4
$\begingroup$

Baryon number $U(1)_B$ is anomalous in the Standard Model, as can be seen by computing a $U(1)_B SU(2)_L^2$ triangle diagram. This implies that $$\partial_\mu J^{\mu B} \sim W_{\mu\nu} \tilde{W}^{\mu\nu}$$ where $W_{\mu\nu}$ is the $SU(2)_L$ field strength, which allows the nonconservation of baryon number by topologically nontrivial field configurations.

According to Schwartz's QFT textbook, all other contributions to the $U(1)_B$ anomaly vanish, but I can't see why that is. In the case of $U(1)_B U(1)_Y^2$, we should have a contribution proportional to $$\sum_{\text{LH quarks}} Y_i^2 - \sum_{\text{RH quarks}} Y_i^2 \propto 2 \left( \frac16 \right)^2 - \left(\frac23 \right)^2 - \left(-\frac13\right)^2 \neq 0.$$ What am I doing wrong in this computation?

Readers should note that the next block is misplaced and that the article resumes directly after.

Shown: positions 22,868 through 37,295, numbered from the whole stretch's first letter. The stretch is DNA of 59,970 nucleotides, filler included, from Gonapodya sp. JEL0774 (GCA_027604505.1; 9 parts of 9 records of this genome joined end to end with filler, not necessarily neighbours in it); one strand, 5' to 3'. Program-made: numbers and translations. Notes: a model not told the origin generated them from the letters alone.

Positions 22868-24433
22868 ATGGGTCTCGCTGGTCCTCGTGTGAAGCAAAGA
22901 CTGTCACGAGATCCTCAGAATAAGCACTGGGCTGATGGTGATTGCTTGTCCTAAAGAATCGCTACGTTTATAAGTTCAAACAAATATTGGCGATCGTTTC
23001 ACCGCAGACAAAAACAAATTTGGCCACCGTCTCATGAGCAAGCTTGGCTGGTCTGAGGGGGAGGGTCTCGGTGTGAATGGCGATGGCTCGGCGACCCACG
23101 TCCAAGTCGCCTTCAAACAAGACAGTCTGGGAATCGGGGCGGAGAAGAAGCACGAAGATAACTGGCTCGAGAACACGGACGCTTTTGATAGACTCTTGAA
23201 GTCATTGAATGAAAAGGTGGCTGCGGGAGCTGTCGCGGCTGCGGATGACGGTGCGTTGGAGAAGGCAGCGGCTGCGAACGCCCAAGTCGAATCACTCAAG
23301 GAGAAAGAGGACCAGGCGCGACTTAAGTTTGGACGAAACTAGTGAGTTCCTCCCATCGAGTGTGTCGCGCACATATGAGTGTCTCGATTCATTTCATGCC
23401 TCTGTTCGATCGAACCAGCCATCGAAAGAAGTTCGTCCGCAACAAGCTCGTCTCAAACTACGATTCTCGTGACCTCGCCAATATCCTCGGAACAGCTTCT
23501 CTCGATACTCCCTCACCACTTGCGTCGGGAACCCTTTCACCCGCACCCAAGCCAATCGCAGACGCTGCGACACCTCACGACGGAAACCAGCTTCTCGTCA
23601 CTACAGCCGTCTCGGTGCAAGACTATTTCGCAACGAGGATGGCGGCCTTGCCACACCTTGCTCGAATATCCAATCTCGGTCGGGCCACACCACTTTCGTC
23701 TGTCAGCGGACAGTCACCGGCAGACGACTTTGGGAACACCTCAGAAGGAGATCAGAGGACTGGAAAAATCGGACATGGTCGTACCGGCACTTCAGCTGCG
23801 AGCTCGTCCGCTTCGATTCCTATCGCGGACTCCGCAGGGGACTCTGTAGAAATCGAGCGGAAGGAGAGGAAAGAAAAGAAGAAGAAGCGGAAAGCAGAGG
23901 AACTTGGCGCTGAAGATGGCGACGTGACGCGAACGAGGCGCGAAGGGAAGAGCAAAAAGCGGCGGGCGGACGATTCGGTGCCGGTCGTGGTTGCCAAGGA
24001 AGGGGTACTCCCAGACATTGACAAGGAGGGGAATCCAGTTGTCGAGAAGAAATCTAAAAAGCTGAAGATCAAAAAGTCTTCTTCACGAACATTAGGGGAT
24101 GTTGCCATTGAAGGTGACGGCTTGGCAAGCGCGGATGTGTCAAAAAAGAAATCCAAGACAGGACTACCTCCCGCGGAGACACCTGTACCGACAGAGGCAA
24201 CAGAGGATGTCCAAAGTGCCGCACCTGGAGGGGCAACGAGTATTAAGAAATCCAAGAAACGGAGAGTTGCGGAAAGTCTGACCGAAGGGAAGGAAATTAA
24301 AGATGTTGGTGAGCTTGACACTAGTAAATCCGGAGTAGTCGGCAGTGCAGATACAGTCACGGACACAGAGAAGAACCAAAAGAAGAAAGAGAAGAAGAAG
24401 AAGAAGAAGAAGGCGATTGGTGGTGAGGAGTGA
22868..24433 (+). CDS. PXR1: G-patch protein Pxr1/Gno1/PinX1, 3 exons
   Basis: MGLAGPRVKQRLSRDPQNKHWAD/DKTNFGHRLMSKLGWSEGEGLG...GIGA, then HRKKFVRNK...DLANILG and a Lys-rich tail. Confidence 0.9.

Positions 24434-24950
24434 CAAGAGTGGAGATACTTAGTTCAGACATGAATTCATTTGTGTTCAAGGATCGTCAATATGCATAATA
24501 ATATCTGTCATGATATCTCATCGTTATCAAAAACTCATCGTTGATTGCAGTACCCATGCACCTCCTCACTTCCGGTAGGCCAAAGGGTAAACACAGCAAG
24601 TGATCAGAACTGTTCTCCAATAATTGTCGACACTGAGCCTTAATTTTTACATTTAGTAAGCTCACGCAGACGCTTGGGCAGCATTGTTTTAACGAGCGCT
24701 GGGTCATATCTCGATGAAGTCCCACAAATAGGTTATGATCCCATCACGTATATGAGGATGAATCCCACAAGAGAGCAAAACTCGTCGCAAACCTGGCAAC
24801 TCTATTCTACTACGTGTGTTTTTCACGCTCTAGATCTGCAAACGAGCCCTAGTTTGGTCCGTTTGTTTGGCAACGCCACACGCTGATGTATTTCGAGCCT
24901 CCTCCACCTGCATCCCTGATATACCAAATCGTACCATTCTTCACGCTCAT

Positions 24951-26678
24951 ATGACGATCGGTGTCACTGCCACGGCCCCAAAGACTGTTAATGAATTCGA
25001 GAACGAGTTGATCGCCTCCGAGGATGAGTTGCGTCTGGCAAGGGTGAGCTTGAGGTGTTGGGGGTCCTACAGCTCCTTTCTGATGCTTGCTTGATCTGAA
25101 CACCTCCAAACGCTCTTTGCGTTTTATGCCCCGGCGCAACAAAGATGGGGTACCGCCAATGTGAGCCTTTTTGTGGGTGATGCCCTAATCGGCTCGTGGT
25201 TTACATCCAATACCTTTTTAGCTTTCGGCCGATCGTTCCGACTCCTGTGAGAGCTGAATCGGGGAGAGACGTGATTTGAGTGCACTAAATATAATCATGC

$\endgroup$
  • $\begingroup$ Related and links thereto ... There are no U(1) instantons.... $\endgroup$ – Cosmas Zachos Jul 24 '18 at 16:06
4
$\begingroup$

Actually, there's nothing wrong with this computation; Schwartz's statement is simply incorrect. There is indeed a $U(1)_B U(1)_Y^2$ anomaly, which implies $$\partial_\mu J^{\mu B} \sim W_{\mu\nu} \tilde{W}^{\mu\nu} + B_{\mu\nu} \tilde{B}^{\mu\nu}$$ where $B_{\mu\nu}$ is the $U(1)_Y$ field strength. The reason this second term is rarely mentioned is that there are no $U(1)_Y$ instantons. That is, while there can be local violations of baryon number conservation, you can't get a global violation of baryon number from $B_{\mu\nu}$ configurations.

$\endgroup$

Your Answer

By clicking “Post Your Answer”, you agree to our terms of service, privacy policy and cookie policy

Not the answer you're looking for? Browse other questions tagged or ask your own question.